Do DACs/Amps matter?

Placement of carved figurines on the Bifrost 2/64 is critical. Try reversing the aural polarity by having the figurine’s head face toward the connection. Also Orgone reception is reportedly better on the switch side, so place it more to the left. The right may be reserved for traditional Netsuke (depending of course, which net you use).

Yeah, we’re the most clearheaded and reliable forum.


I will get around to the blind testing after the holiday. I listened to the Spring 3 KTE all last night (~3 hours) through my stereo. I’ll save sound quality comments once I get the ability to A/B switch with the Bifrost 2/64, but one thing stood out from my sighted impressions last night: fatigue. 2 songs off the album Con Todo El Mundo by Khruangbin and the song Lateralus by Tool had my ears feeling something fierce. They’re still tender today. So not the best first impression. This unit is “burned in” since I purchased used from the original owner who got it January this year so that’s not an explanation. I never exceeded my normal listening levels (~76 dB average) either.

So how did the TT2 and Ferrum Oor work out? Were there noticeable/worthwhile differences compared to other DACs/amps you were testing?

I’m interested because my experience AB testing low-mid price solid state amps (up to the level of the Jotunheim2) was the same as yours.

Up to Jotunheim 2 or up to and including Jotunheim 2? I ask because my Schiit Lyr+ in SS mode is the first SS amp I’ve heard any difference in. It’s got me thinking about trying a Jotenheim 2 or maybe even something like the SPL Phonitor.

Up to and including the Jot 2. I did extensive blind AB testing against the THX 789 using my Focal Celar OG, DCA Ether 2 and HD 800S, and could hear no difference.

This was all single-ended (that’s all my switch box could do), so we can’t rule out differences in the XLR outputs. Sighted swapping between the balanced outputs suggested the Jot may have been a tiny bit wider, but I have no way of knowing if I could have distinguished the two blind.

Anyway, the testing I did was enough to convince me that I can’t personally hear differences between these reputedly very different-sounding amps, and I ultimately sold both (I prefer the aesthetics and ergonomics of the JDS El Amp and Element).


I should add that sighted ABing between the two single-ended outputs supported the general consensus that the Jot 2 is slightly warm and tubey (especially single-ended), and the THX is sterile. Blind, these differences disappeared.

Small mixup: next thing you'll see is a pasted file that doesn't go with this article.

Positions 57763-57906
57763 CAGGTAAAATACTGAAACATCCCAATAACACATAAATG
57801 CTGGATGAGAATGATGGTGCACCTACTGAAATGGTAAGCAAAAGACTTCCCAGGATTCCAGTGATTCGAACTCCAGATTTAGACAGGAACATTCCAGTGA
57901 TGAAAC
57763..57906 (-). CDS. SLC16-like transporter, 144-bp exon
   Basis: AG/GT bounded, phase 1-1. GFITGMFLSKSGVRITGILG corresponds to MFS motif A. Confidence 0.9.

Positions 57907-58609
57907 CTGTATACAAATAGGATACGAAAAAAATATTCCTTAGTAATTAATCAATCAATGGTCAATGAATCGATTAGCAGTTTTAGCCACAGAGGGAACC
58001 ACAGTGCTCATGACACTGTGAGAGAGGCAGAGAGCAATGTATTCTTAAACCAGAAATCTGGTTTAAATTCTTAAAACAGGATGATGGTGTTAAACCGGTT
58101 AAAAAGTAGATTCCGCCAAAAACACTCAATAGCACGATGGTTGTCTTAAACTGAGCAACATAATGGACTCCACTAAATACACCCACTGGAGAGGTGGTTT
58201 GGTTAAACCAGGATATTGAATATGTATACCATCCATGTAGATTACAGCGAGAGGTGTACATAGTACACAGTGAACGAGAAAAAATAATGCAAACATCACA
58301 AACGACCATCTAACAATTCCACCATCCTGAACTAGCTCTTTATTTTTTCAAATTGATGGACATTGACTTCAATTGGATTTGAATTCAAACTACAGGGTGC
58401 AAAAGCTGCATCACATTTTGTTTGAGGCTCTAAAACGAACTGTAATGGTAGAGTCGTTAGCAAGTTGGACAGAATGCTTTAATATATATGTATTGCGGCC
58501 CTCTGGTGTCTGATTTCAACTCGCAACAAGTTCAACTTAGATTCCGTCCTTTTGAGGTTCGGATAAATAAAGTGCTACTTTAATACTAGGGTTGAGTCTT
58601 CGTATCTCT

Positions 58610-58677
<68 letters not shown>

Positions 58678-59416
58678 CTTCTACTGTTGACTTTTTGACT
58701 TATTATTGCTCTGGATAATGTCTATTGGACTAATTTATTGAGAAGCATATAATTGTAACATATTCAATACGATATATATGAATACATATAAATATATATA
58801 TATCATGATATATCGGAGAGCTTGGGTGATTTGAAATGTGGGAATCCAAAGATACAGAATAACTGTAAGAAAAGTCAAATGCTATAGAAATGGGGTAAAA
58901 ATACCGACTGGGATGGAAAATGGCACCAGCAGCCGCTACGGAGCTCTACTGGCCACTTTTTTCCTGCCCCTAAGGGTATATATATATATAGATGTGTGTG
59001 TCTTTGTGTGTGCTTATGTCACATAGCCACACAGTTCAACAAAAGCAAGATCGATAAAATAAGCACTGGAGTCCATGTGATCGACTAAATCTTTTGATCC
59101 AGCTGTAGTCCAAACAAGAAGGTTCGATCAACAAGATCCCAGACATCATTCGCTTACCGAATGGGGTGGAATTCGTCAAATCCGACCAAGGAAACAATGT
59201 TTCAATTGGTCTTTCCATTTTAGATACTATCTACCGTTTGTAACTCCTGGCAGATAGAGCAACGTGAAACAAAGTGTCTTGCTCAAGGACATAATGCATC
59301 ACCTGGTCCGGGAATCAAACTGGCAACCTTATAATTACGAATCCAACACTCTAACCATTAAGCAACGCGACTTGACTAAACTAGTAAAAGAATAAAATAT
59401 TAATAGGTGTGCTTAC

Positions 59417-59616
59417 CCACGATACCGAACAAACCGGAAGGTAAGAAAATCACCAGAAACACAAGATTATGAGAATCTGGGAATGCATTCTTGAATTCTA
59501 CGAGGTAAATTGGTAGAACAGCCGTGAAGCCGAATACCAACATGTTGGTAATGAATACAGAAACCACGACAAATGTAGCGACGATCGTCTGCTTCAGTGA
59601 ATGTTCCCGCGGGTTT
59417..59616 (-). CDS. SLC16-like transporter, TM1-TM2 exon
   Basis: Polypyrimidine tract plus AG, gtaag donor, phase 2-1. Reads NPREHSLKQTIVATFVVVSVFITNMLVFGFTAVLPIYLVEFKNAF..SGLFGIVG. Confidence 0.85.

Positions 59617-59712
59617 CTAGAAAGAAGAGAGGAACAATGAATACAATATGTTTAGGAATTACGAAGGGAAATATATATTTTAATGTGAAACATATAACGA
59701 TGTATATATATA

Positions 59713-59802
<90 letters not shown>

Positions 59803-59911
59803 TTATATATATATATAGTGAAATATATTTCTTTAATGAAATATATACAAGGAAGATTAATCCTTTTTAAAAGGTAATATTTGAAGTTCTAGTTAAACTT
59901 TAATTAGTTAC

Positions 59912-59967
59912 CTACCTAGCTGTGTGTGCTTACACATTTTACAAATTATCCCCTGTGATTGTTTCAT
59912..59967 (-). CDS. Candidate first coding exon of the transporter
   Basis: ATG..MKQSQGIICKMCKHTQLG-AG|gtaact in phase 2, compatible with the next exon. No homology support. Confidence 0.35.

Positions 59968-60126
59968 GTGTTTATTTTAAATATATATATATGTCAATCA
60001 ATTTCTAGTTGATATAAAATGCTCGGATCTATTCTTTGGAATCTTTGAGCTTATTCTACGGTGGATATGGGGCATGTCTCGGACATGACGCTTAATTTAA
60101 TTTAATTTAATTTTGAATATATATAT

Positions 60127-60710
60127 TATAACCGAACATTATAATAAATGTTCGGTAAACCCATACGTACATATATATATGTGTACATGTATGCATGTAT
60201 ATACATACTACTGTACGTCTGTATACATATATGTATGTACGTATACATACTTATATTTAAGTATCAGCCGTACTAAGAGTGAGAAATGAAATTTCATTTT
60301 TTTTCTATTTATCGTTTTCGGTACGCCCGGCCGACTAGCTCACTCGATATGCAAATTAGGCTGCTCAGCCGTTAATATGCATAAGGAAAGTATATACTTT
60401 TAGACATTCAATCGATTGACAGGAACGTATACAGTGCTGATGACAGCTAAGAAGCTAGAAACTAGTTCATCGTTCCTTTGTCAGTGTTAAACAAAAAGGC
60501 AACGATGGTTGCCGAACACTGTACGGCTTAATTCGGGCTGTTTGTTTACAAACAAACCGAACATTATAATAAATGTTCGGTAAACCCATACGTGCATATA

This was enough to convince me that I am personally highly susceptible to framing effects, and these have a far greater impact on what I hear than any actual differences in the sound (at least as far as the Jot 2 and THX 789 are concerned).


Kudos for performing these tests for yourself. Also, the human interface, features and ease of use can be a deal breaker - one reason I’m not particularly interested in Chord or even considering HQ Player unless I have too much time on my hands.

I do find — and I think that @generic would agree that extended listening can reveal more than an AB test on a personal level. For him, I think it manifests as fatigue or pain. For me, as I acclimate to the sound of a setup, I’m able sometimes to resolve more than I did at first. Maybe I’m just filtering out the chaff perceptually.


My motivation for exploring audiophile headphones started as an effort to get beyond the absolutely nasty sounds I heard from my ancient Sony consumer headphones. Headaches. Ears ringing. Etc.

I’d absolutely, positively fail many blind AB or ABX tests if each setup is used for just a few seconds (but not all). It takes a while to adapt or acclimate. Sometimes I can’t hear differences for an hour, but then my ears start to ring after an album or two and the setup becomes intolerable. This can happen with compressed music sources too. Sometimes a setup has given me a headache for an entire day. This is not possible to fake. Finicky cat I am.